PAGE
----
Princeton Times


November 2, 2012

Sandy creates need for blood, funds to help storm victims

PRINCETON — Little remains of Hurricane Sandy but the devastation she left behind. With millions of Americans in 16 states affected, the Red Cross estimates Sandy’s victims will need weeks, or even months, to put lives, homes and hopes back together.

Though we missed the brunt of the storm, thousands of West Virginians still lost electricity, heat, food and days of work due to the storm that threatened a blizzard over much of the Mountain State.

“Basically, our biggest needs right now are blood donations and financial assistance. There have been hundreds of blood drives that have been canceled because of the storm, all up and down the East Coast. That means we’ve lost in excess of 10,000 units of blood products,” Katie Bender, of the American Red Cross, reported Thursday, as she headed toward the northern part of the state in I-79. “If anyone is eligible and able to donate, we would love for them to stop by any one of the hundreds of blood drives scheduled weekly to donate blood. And, of course, financial donations are always helpful, because all of the Red Cross’s disaster-relief efforts are provided free of charge to the people in need of assistance.”


Locally, Red Cross East River Mountain Chapter Director Phyllis Sheets said the biggest need has been for kerosene to replace electrical heat knocked out when power service ceased.

“We’ve opened shelters, but the people haven’t taken advantage of them. They’ve been asking for the kerosene so they can stay home and stay warm,” Sheets said.

She praised efforts of the Princeton and Bluefield Salvation Army citadels and the Bluefield Union Mission, who stepped up work alongside the Red Cross to ensure southern West Virginians had safe places and enough food to weather Hurricane Sandy.

According to Appalachian Power statistics, more than 70,000 customers in West Virginia and an additional 7,000 customers remained without electricity Thursday morning, due to Hurricane Sandy.

Outage reports indicated there were more than 2,300 individual outages, or trouble cases, that required attention by one of Appalachian Power’s crews, or those who joined the effort from outside areas.

Of the 50 substations that were taken out of service during the storm, 14 remained inoperable Thursday morning. Most of those were expected to be restored by late Thursday.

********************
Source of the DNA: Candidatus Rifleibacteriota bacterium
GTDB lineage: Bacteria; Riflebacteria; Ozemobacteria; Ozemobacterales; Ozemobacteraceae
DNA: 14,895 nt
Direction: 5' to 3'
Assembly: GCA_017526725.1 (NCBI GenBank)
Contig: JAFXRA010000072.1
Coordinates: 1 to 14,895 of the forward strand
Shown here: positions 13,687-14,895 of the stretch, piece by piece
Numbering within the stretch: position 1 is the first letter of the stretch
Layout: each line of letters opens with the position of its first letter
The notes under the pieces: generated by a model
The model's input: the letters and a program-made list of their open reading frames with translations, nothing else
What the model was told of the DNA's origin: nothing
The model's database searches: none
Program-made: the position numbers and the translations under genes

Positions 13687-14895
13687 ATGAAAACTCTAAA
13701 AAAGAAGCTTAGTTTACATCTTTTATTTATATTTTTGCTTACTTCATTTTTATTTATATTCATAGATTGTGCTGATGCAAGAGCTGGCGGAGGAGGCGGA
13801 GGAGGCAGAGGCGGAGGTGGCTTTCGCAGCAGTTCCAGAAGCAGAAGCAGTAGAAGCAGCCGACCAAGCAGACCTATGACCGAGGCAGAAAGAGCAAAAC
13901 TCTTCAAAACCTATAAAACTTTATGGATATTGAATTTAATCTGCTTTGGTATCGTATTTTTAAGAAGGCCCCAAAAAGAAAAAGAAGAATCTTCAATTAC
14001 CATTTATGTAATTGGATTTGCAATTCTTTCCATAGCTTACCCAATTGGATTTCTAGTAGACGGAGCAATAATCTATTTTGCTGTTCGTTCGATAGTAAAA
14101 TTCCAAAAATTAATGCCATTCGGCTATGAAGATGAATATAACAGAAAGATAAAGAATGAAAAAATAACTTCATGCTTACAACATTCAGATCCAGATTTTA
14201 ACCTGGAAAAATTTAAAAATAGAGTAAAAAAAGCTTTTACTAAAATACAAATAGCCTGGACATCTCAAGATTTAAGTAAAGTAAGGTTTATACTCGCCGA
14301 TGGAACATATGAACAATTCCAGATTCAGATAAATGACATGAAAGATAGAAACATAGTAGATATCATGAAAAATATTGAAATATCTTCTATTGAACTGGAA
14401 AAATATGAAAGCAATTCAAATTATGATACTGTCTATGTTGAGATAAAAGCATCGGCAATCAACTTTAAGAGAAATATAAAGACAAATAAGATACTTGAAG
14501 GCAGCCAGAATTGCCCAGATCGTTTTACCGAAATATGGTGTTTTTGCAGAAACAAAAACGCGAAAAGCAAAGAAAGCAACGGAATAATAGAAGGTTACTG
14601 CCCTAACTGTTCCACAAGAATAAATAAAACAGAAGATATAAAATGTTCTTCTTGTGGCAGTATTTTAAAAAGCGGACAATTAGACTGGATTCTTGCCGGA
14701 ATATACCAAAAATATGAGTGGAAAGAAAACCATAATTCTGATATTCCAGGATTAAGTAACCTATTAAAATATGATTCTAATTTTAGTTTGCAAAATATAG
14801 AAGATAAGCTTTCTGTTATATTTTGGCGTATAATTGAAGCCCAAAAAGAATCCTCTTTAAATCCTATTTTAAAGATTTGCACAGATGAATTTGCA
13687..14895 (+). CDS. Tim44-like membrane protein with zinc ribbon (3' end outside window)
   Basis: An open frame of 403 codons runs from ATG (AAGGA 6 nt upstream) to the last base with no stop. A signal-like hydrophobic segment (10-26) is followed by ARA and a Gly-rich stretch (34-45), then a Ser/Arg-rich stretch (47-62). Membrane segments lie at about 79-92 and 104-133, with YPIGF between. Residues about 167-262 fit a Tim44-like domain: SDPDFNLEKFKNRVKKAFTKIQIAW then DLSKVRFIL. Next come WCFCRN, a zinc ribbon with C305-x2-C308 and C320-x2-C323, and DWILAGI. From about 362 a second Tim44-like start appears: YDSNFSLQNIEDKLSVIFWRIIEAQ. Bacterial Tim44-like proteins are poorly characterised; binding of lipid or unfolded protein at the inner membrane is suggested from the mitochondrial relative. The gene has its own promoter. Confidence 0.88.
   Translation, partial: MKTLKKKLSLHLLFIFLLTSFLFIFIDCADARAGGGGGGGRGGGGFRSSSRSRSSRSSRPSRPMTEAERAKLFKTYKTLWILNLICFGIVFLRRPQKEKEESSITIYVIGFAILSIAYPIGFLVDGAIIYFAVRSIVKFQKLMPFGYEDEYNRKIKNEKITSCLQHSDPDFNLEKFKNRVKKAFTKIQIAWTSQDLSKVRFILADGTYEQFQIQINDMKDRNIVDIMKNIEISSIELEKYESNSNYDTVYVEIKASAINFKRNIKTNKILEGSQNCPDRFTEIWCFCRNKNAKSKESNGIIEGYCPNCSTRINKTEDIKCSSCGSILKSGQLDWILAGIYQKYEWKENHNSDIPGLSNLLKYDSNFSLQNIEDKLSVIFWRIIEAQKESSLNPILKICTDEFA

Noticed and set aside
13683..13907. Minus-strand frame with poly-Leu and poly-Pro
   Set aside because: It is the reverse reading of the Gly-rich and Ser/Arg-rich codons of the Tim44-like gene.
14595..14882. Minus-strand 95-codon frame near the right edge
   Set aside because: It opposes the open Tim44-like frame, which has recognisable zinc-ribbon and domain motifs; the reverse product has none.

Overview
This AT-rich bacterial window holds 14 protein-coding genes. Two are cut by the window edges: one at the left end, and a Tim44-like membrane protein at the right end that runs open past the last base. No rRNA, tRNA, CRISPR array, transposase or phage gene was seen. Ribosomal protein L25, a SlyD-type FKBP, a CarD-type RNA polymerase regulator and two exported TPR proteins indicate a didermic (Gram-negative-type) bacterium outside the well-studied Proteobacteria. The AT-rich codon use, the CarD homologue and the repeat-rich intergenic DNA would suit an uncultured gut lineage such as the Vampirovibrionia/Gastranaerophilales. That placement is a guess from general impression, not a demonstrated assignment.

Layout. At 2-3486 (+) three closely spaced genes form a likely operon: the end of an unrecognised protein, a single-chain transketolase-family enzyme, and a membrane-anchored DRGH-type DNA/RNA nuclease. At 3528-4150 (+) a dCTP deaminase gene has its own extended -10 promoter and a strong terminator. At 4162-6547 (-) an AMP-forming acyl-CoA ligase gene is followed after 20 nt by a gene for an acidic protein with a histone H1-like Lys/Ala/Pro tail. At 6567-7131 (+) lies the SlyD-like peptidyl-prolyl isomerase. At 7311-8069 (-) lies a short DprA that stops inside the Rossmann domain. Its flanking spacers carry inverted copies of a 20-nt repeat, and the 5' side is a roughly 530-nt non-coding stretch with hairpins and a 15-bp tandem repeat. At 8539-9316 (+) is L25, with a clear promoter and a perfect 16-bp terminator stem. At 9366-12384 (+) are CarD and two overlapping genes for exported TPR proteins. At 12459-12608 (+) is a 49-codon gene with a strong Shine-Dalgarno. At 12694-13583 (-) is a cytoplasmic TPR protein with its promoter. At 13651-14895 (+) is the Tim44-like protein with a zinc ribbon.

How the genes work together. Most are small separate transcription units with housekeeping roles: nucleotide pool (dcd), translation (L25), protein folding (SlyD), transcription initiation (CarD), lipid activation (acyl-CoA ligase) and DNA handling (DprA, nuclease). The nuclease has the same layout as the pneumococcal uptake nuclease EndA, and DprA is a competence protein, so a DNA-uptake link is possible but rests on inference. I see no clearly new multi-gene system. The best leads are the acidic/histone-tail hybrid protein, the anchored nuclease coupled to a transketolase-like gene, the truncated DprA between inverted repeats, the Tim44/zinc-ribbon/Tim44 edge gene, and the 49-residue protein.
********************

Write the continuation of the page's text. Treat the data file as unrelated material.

Locally, estimates indicated 90 percent of the electrical service would be restored by Friday night, but Kanawha County residents might not see restoration until Sunday night.


Princeton Salvation Army Lt. Mike Michels reported that his crews were on standby to open an emergency shelter, but the need never arose during this emergency.

Like Sheets, however, the Princeton Salvation Army worked to meet the needs they heard.

“The only thing that was kind of interesting was that, with school canceled, people who send their kids off to school for lunch all of a sudden realized they didn’t have any food available to feed their kids during the day. They had enough food for dinner, but maybe not for breakfast or lunch, so we had a few people come in requesting assistance with food, and we helped them the best we could.”

While he is happy to lend a helping hand and a care package, the effort has taken a toll on the Salvation Army’s food pantry, just as the group gears up for the holiday season.

“Our food pantry is just about empty, so we can always use more food, and financial donations and are always helpful,” he said.

For information on how to help the Princeton Salvation Army, call 304-425-2971, or visit the Praise and Worship Center on Princeton Avenue.

To provide monetary donations to the national efforts, the Salvation Army Charleston Area Commander Capt. Aaron Goldfarb reported, “The Salvation Army asks people who want to help those affected by this disaster to visit www.salvationarmy or call 1-800-SAL-ARMY (1-800-725-2769).  Donors may also contribute $10 via their phone bill by text messaging the word STORM to 80888, and confirming the donation with the word, ‘Yes.’”


Likewise, monetary donations may be made to the American Red Cross at

“The website can actually detect your ZIP code, and if the donor lives in West Virginia, their contribution will stay in West Virginia,” Bender said. “Ninety-one cents of every dollar donated to the American Red Cross goes directly to relief efforts.”

— Contact Tammie Toler at

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